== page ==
It's funny that area codes used to be something people didn't even consider. Why would they? Chances are you were born in your city and stayed there forever. And if you'd moved out, there was no need to change phone numbers. Then the internet happened. Your life probably changed, even more when you subscribed to a VoIP service or got a virtual number. The significance of area codes is increasing daily with the introduction of VoIP services and virtual mobile numbers worldwide. But the question is, what are area codes in the U.S., and why are they important?
Area codes are three digits at the beginning of a telephone number used to identify an area, city, or region. Each area code has a central office, where incoming calls are routed to individual telephone exchanges depending on the subscriber's number. This is similar to how a zip code works, as you can have separate postal addresses for a specific city but still have only one central location for collecting all of your mail. Area codes became necessary when subscribers began dialing long-distance calls using a rotary or touch-tone phone.
The U.S. introduced area codes in the 1940s to help organize the national calling system. These 3-digit codes identify one of the telephone areas into which the U.S. and Canada are divided. There are 317 geographic area codes in the United States and 18 non-geographic area codes totaling 335 US area codes.
Although it might seem the order of U.S. area codes was done at random, there is some logic behind this chaos.
In 1876, the North American Numbering Plan (NANP) was introduced to simplify local telephone call routing by providing a standardized system across North America. The original numbering plan had only three area codes: 201 for New Jersey, 202 for Washington D.C., and 203 for Connecticut. These area codes were put into place as direct-dial service became available to more and more people.
In 1947, directory assistance operators entered phone numbers directly into their special switchboards. As demand increased, the Bell System needed to find a new method of linking these operators securely together and sharing their workload to lower prices while also reducing the number of people needed – and entering numbers by hand was an expensive, slow, and inexact process. In response, phone companies implemented Direct Distance Dialing (DDD), an automated switching system that eliminated human operators in favor of automatic computer routing. This technology allowed any company that wanted to provide long-distance calling to set their switches and route calls as they wished.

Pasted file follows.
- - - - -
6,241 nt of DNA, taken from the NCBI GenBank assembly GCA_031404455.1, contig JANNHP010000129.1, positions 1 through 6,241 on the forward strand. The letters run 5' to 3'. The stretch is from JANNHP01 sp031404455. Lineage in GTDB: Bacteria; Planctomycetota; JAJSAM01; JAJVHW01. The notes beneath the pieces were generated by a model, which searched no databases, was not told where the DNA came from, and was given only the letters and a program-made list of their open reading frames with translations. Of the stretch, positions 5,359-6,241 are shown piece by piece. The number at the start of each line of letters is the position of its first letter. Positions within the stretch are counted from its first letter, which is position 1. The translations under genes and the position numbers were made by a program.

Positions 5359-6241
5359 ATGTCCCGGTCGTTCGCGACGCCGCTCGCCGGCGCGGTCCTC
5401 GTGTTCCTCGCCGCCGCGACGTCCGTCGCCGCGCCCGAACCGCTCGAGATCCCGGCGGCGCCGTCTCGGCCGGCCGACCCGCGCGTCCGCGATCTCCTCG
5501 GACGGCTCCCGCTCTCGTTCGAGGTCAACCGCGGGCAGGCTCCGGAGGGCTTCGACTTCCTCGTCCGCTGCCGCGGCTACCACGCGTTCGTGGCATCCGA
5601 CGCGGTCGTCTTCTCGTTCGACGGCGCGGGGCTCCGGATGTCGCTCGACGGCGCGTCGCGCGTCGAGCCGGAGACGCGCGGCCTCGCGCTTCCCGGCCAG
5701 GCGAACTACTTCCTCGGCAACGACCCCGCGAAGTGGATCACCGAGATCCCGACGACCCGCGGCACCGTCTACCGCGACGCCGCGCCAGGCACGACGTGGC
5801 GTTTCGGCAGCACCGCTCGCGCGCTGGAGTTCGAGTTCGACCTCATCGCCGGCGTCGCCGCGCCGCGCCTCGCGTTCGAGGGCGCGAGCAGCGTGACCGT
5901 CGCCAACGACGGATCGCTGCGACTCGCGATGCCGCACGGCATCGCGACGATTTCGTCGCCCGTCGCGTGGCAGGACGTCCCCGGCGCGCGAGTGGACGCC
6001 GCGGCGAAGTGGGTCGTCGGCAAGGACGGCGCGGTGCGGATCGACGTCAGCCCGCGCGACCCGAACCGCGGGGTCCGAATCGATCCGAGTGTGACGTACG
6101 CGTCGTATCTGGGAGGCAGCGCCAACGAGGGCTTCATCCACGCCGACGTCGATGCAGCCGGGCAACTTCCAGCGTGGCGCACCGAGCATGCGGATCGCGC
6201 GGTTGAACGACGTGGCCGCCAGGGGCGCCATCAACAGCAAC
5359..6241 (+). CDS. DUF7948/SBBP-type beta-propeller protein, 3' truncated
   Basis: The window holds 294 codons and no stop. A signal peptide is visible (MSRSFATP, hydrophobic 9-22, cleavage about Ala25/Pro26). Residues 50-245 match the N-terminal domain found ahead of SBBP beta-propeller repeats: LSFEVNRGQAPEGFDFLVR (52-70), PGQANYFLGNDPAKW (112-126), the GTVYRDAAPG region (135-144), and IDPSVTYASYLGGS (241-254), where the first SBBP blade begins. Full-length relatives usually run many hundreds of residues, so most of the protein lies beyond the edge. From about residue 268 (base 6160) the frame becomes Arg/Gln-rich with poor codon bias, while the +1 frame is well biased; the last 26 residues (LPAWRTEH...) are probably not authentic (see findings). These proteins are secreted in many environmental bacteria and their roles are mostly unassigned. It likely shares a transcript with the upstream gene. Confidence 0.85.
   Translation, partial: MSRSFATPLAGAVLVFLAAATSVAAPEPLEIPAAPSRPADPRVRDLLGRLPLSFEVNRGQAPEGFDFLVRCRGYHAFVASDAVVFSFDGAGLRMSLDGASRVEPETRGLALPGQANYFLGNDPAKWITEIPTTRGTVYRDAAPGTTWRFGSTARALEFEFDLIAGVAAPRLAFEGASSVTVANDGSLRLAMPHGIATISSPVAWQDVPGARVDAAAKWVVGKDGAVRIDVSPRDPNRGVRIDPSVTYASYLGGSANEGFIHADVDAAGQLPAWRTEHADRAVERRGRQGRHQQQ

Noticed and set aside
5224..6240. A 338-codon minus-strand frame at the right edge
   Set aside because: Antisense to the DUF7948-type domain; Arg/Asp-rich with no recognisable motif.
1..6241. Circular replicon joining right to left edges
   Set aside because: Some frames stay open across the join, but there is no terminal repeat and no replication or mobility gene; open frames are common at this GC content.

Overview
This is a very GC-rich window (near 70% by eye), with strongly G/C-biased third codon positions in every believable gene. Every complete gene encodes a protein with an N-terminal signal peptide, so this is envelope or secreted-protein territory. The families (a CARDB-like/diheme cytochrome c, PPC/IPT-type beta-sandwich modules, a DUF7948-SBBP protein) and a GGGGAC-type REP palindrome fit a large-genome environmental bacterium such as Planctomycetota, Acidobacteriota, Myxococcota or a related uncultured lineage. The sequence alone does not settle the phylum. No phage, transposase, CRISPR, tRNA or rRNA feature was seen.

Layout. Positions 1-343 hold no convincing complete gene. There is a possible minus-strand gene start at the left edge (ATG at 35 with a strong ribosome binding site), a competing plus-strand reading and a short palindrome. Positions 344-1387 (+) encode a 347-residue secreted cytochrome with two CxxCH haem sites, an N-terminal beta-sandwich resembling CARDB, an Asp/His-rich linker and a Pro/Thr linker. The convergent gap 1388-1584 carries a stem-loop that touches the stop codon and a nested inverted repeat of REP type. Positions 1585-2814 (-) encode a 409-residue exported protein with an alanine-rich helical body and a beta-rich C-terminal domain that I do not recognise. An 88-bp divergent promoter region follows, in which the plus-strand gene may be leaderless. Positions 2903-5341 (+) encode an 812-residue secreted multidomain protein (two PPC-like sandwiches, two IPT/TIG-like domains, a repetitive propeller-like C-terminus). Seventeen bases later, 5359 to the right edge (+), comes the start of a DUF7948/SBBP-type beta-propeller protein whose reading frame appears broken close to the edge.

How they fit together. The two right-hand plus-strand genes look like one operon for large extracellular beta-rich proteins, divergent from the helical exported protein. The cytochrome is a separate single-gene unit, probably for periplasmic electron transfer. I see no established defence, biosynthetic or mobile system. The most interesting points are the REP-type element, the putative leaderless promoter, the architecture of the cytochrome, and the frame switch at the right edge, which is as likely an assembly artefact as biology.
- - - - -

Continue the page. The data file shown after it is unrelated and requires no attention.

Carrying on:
If you look at the map of area codes in the North American Numbering Plan, you'll notice that it needs to make more sense geographically as it once did. An area code is used to represent a single state, but today each region within that state has a dedicated area code. This is primarily due to the growing population and technological advances from the past 50 years. So why did some states get more popular codes and others didn't? The logic behind this was quite simple. The states with the densest populations or prominent cities were assigned the codes easiest to dial on the old-fashioned analog dial phones. For example, California was initially given area codes 916, 415, and 213, while the city of Chicago got 312.
Whether we want to admit it or not, phone area codes D.O. matter. Simply put, these three digits can affect how people identify you. So please do your research and base your decisions on how you can best utilize the area code given to you, whether for personal use, business or just as a second phone number.
Area codes are so much more than a way to make a phone call. They're a window into the past and a reminder of where we come from. Think about it: when you hear your area code, you think of the city or town that gave it to you. You remember your childhood friends and that nostalgic feeling of home. You probably remember your dad always saying, "Hey, it's me!" to announce his call. And then he'd tell you that he was calling from the same area code where you lived—usually a neighboring state or one closely connected to your home state (so maybe Illinois for someone from Iowa). In our current world of cell phones and digital communication, we don't need to think about this anymore.
Area codes are even more critical when choosing your business number. They're the first thing people see when they dial a phone number, and they can make or break your business.
Area codes have a long history in North America, stretching all the way back to the Continental Telephone System and GTE. But the story doesn't end there; Learn more about specific area codes and their history and coverage: